10. 10. ISSN 2534-9228 (2022) VUZF Review, 7(1) companies providing aviation insurance and lessors demanded that the aircraft leave the territory of the Russian Federation. In response, the Russian Federation blocked the return of the planes by stealing planes worth approximately 13 billion US dollars from the world market. The refusal of Boeing and Airbus to certify aircraft in the Russian Federation did not confuse the authorities, and they started internal certification. But now this means that imported Boeing and Airbus cannot fly abroad even to those countries whose skies are still open for the Russian Federation. For such flights, Russian airlines need to return old IL-76 or TU-134 aircraft or accelerate the production of the new ones. In practice, this led to a drop in airline revenue by several times. Not a single borrower can withstand such pressure. Defaults of Russian airlines towards banks will begin in the next 3 months, and for credit analysts, this is a credit risk that has already taken place. The second point is the stock section of the Moscow Exchange, which has been closed since February 25. For a month now, banks, insurers, and other non-banking financial companies have been accounting for shares and bonds of Russian issuers in their portfolios at the rates that were formed in February at the start of the war between Ukraine and the Russian Federation. The opening of the stock exchange will lead to the fact that credit institutions and insurers will be forced to re-evaluate their securities portfolios upon completion of trading, which may lose up to 50% of their value. In this situation, 10-15 small banks that previously actively worked on the bond and stock market may leave the market. This will also be a direct implementation of credit risk in practice. So far, the CBRF has done nothing to combat the manifestation of credit risks in the banking or insurance sector. The Central Bank of Russia is only postponing the opening of the Moscow Exchange, and it cannot counteract the decline in business activity due to sanctions since it does not have the tools to do so. 4. The risk of a sharp decline in business activity remains the main sanction risk of the Russian Federation, which, although being outside the CBRF perimeter, directly or indirectly affects the structure of the sectoral markets of the Russian economy. Also, this risk is pushing the CBRF into an emergency fight against currency, interest rate and credit risks. In our opinion, the key factors for the decline in business activity in the Russian Federation under the influence of sanctions are: • the oil embargo and the desire of the EU countries and the UK to reduce energy dependence on the Russian Federation; • mass withdrawal of foreign companies from the Russian Federation (the number is already about 200 companies), which announced either a complete curtailment of activities or the cancellation of previously announced projects; • mass withdrawal of banks with foreign capital from the banking system of the Russian Federation. The direct share of the oil and gas sector of the Russian Federation amounted to about 16% of the country's GDP but it was very dynamic due to changes in the external environment and price dynamics. However, there were a lot of related industries related to the oil and gas industry, and many joint projects with foreigners. Together with subcontractors and dependent industries, part of the oil and gas sector accounted for up to a third of the Russian economy. A reduction in oil and gas purchases from the Russian Federation could cause the Russian economy to fall by up to 15-20% in 2022. The Russian Federation has no alternative routes along which the Russian Federation will be able to quickly reorient gas and oil flows. Today, the Russian Federation cannot even quickly organize the sale of oil to China through Kazakhstan due to the small diameters of pipelines. The construction of gas pipelines may take 5-7 years, and their cost may exceed Nord Stream 2. Given the shortage of foreign currency in the Russian Federation, it is impossible to implement such projects in an accelerated mode without the help of China. In addition, it should be taken into 10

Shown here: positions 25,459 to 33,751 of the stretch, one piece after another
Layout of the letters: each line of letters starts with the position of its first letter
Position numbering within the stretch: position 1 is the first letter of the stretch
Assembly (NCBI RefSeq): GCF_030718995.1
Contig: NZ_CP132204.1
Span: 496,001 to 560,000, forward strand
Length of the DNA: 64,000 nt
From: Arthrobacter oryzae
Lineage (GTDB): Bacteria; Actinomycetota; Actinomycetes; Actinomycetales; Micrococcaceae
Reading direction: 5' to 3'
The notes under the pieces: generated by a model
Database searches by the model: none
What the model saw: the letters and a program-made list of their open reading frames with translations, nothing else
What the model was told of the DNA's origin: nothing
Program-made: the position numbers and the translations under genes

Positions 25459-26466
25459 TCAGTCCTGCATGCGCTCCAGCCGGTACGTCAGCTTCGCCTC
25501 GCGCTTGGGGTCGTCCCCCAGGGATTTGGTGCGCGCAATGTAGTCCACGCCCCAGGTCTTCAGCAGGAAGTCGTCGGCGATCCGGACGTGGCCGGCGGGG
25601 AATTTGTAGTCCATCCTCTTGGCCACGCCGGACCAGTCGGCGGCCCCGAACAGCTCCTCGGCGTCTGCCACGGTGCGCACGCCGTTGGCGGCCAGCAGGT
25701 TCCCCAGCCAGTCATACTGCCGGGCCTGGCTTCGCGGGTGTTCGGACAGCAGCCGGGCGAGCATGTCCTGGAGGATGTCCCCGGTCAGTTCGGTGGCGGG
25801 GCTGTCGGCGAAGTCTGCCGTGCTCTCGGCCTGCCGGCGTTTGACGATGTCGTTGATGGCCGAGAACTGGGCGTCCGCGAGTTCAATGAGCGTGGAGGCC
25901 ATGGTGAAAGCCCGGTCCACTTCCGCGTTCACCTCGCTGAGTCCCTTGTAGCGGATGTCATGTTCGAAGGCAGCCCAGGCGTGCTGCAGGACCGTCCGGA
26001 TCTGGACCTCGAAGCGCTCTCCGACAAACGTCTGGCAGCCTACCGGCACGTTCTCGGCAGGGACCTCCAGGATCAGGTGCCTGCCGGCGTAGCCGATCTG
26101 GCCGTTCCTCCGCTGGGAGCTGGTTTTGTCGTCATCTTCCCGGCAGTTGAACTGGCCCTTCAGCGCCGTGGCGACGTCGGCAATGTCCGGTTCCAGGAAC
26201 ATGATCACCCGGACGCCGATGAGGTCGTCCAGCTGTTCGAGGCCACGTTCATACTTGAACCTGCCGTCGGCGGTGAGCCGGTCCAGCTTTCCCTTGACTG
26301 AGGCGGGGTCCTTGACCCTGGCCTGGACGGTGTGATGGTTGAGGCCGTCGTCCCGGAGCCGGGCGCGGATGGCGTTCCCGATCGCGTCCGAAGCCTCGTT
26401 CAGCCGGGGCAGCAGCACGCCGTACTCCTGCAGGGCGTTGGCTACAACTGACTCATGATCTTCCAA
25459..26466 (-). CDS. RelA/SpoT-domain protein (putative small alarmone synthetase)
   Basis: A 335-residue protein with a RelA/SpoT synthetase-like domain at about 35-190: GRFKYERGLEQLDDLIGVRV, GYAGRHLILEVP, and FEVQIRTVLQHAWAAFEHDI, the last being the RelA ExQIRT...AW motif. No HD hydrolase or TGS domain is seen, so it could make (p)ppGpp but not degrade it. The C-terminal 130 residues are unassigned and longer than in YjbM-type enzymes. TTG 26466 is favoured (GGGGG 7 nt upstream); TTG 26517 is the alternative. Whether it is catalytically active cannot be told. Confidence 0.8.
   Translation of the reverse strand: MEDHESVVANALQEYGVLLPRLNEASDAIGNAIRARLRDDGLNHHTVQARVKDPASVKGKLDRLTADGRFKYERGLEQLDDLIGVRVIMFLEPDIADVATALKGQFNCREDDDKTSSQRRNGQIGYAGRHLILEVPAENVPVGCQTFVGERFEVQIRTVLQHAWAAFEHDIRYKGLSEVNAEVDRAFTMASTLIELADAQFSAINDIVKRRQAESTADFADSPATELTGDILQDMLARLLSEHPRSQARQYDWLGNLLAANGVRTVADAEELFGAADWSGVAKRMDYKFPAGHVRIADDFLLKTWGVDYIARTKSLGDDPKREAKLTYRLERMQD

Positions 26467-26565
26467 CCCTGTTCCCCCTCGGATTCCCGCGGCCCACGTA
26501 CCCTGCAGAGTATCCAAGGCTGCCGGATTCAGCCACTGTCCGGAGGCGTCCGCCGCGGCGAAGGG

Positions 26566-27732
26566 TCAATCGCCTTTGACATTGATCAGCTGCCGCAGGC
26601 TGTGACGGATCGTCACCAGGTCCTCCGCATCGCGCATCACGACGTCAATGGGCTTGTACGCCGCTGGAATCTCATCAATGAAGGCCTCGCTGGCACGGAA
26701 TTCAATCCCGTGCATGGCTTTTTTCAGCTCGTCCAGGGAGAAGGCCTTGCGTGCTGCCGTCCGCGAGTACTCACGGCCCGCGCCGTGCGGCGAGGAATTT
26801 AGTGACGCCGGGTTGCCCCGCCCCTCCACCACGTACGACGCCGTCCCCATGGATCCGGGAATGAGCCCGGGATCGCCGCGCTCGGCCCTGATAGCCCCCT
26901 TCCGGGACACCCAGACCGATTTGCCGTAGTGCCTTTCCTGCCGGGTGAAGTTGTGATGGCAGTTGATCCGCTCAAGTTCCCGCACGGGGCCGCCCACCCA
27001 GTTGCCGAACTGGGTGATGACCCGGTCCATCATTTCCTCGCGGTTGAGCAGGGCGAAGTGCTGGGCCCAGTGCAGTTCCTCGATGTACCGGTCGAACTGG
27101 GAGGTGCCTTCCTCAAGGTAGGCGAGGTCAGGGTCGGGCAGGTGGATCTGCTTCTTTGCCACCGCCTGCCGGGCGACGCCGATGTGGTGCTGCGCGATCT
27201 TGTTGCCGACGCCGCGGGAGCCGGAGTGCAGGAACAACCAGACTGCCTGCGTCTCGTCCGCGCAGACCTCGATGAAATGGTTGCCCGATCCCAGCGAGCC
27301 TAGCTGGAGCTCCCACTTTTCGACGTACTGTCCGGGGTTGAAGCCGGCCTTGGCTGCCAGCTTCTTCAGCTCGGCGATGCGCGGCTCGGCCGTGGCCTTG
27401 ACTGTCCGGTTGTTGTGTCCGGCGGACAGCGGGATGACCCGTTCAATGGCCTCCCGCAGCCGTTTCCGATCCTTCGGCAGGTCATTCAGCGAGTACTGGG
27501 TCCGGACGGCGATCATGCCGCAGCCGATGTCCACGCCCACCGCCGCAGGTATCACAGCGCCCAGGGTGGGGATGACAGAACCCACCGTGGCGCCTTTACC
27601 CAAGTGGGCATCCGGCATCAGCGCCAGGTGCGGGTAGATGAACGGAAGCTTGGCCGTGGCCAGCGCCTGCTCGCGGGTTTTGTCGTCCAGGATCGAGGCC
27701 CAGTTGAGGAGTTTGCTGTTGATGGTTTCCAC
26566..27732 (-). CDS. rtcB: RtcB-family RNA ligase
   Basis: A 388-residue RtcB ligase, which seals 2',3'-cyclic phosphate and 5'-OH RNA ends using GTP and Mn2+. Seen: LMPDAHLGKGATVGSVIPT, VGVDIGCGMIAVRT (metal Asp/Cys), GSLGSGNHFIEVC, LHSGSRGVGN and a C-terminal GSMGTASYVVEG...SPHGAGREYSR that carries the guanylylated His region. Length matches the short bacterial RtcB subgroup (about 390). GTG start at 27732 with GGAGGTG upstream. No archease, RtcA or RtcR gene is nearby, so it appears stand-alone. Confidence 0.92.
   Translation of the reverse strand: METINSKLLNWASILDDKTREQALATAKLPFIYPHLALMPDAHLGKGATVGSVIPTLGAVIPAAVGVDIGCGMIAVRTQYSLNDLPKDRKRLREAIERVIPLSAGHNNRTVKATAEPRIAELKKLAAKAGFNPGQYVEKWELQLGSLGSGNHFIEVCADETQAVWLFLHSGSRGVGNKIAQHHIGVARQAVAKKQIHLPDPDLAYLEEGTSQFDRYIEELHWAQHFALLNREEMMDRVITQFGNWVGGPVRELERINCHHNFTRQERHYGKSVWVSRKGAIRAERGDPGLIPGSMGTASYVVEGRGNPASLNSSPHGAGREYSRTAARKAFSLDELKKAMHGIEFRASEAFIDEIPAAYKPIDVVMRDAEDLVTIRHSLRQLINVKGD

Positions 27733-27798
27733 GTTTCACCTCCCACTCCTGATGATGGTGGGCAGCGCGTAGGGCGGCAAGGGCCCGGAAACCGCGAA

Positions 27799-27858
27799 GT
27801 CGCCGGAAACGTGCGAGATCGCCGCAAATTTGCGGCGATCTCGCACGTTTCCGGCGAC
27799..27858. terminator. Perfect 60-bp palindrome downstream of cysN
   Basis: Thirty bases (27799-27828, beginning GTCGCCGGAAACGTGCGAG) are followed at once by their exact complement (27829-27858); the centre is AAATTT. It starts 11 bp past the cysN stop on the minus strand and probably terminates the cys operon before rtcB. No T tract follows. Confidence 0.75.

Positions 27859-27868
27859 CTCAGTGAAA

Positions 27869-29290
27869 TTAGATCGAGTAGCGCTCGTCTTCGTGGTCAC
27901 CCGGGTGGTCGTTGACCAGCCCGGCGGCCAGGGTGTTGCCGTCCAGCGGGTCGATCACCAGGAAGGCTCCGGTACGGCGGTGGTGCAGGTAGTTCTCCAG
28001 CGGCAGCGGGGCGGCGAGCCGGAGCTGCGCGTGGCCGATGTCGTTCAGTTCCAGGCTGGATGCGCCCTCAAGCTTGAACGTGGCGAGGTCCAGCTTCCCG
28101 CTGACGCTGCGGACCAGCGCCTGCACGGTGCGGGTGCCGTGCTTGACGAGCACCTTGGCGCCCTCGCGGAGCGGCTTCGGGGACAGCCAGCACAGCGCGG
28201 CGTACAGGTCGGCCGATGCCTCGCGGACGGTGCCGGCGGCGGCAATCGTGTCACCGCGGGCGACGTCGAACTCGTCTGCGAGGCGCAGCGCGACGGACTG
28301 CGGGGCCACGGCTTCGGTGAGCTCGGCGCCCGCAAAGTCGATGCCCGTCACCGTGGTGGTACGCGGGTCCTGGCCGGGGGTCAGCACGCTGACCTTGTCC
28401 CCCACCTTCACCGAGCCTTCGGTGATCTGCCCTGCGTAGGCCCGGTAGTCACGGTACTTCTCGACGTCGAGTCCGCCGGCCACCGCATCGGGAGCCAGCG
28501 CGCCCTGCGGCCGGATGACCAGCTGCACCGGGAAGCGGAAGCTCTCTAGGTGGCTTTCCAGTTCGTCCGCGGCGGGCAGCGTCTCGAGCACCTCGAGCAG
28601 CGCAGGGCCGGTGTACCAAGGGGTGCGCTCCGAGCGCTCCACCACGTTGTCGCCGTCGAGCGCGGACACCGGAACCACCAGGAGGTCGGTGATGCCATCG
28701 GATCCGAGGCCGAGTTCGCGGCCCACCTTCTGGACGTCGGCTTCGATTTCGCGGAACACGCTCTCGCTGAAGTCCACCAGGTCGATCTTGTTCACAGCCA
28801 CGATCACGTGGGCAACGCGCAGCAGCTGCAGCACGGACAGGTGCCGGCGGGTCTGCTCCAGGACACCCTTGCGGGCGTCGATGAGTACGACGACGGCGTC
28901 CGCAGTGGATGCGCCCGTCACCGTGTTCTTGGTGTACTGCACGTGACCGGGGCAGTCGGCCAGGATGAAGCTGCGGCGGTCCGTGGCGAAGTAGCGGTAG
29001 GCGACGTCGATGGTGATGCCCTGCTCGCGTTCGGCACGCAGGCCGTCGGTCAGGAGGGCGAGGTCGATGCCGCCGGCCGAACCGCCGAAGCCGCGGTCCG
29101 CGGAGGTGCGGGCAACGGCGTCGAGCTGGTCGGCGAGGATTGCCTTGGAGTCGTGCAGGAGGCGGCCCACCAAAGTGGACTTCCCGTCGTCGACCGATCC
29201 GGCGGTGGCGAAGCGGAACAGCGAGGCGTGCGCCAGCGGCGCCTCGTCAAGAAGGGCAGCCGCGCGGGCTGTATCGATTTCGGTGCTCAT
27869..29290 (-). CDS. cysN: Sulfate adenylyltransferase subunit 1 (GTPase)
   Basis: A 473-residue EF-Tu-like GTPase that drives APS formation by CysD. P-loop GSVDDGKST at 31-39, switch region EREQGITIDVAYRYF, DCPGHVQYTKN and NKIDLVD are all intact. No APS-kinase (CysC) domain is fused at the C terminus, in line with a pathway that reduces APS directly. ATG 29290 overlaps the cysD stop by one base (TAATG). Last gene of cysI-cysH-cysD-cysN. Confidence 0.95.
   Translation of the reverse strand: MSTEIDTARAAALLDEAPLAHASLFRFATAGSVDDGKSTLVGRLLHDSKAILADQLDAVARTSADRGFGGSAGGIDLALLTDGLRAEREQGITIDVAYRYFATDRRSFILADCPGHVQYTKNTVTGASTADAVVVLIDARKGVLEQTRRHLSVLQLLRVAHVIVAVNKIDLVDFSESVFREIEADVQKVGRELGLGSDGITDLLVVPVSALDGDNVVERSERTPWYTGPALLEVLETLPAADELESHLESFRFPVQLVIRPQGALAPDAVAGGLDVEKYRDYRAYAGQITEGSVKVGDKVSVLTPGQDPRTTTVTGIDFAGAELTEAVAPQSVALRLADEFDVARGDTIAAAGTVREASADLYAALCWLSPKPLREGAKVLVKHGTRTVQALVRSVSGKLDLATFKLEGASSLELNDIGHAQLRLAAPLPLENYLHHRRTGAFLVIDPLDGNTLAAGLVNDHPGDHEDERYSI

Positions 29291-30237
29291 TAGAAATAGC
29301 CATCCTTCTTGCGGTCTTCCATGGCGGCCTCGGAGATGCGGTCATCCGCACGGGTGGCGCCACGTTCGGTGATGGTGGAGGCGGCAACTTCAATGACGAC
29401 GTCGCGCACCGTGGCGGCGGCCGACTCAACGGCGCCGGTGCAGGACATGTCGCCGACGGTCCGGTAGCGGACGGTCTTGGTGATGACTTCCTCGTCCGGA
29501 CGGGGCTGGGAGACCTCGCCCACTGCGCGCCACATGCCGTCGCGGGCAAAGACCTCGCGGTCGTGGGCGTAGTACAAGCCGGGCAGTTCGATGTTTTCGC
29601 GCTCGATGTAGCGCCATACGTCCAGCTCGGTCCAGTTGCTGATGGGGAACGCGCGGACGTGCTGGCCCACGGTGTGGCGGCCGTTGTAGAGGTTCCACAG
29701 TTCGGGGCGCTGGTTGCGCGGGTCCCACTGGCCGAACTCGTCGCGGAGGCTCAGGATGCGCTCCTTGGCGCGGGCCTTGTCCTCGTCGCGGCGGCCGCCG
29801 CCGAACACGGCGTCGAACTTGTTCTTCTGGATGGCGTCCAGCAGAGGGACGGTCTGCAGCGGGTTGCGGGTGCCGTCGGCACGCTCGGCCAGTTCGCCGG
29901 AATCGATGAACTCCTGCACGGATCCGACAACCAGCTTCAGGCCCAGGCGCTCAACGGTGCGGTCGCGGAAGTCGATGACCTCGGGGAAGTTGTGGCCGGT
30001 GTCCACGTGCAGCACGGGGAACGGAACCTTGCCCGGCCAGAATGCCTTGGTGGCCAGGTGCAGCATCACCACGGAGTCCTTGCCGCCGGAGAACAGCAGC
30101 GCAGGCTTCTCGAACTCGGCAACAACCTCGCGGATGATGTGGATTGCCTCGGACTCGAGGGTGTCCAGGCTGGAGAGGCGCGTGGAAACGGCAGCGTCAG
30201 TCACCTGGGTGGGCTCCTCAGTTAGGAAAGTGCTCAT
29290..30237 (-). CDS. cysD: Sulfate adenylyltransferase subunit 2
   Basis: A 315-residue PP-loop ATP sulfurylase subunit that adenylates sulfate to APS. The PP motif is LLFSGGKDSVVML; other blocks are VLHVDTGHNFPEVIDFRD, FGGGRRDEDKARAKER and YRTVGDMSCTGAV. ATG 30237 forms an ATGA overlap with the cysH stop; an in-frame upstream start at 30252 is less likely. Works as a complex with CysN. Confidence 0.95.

11. 11. ISSN 2534-9228 (2022) VUZF Review, 7(1) account that URALS brand oil will not suit most oil refineries in the world, so its export range is limited to some countries of the former USSR, Africa and some Asian countries. The mass exodus of foreign companies from the Russian Federation is dangerous by itself, as it produces a whole bunch of risks: currency (capital outflow), credit (destruction of industry ties), and the risk of mass unemployment in certain regions or cities. Companies from the EU, the US, Japan, and other countries have stated that they do not want to work with and invest in the Russian Federation. Most of these companies, according to Russian laws, will begin to lay off personnel only a month after such a statement, i.е. the peak of unemployment from the departed companies will be visible only in April-May 2022. The impact on Russia's GDP will be noticeable according to the statistics of the third quarter of 2022. Because of the departure of foreigners, Moscow and St. Petersburg, the main consumers of imported products, may suffer primarily. The total number of unemployed only in Moscow and St. Petersburg by May 1 may reach 1 million people. And this is only direct unemployment associated with the departure of foreigners. 5. Mutual migration of risks and results for the Russian economy. As we saw from the previous 4 points, the risks awakened by sanctions tend to produce each other and strengthen their effect in practice. These processes can be cyclical or continuous. The chain, when the manifestation of currency risk leads to the monetary authorities increasing interest rate risk, which, together with currency risk, supplies bad borrowers to the bank loan market, leading to the flow of bad borrowers amplified by sanctions due to a fall in business activity in the country, always works. The authorities need to make a lot of efforts in order to break the cyclical transfer of risks from one to another, as well as their support of negative trends in the economy. Today, we see attempts to stop the actions of the entire set of risks only from the government through preferential loans and preferential rates. This tool would be effective if it could make a surplus of the Russian Federation's federal budget. However, these programmes seem inefficient in fighting the sanctions, and the Russian budget is expected to undergo sequestration in the summer of 2022. Russian Central Bank did not manage to break the chain of mutual risk support: currency, credit, interest rate. A high inflation rate could weaken the connections between the risks and formally decrease interest rate pressure on the borrowers, yet it would not make a difference in business activity decline. Inflation is a poor tool for tackling the risk correlation, as a high inflation rate does not imply a proportionate income increase between actors in the market. For instance, the boost of incomes in the food industry enterprises could outpace the income growth of importers of household appliances, which could be sold less in case of devaluation. In turn, there are no signs that CBRF would use policy elements to suppress the functioning cyclicality of interest rate, credit and currency risks in the financial sector. There are only attempts to decrease the implications of these risks. This policy would lead to an increase in inflation and the unemployment rate in 2022. Consequently, by the end of 2022, the Russian Federation will have experienced a 10- 15% unemployment rate and increased inflation (according to the most modest ratings, up to 20%). Currently, the expectations on the inflation rate estimate up to 19%, but in some food industry sectors, it reached 45%. Sanctions do have a direct effect both on the inflationary spiral and unemployment rate. Therefore, it is impossible to suppress these negative phenomena with the CBRF's high-interest-rate policy. The Central Bank of Russia directors team is well-aware of it, which is evident from their public statements. Nevertheless, instead of conveying the viewpoint of high-class professionals to the Russian political leadership and clarifying the consequences of imposing more severe sanctions, CBRF took the position of the formal 11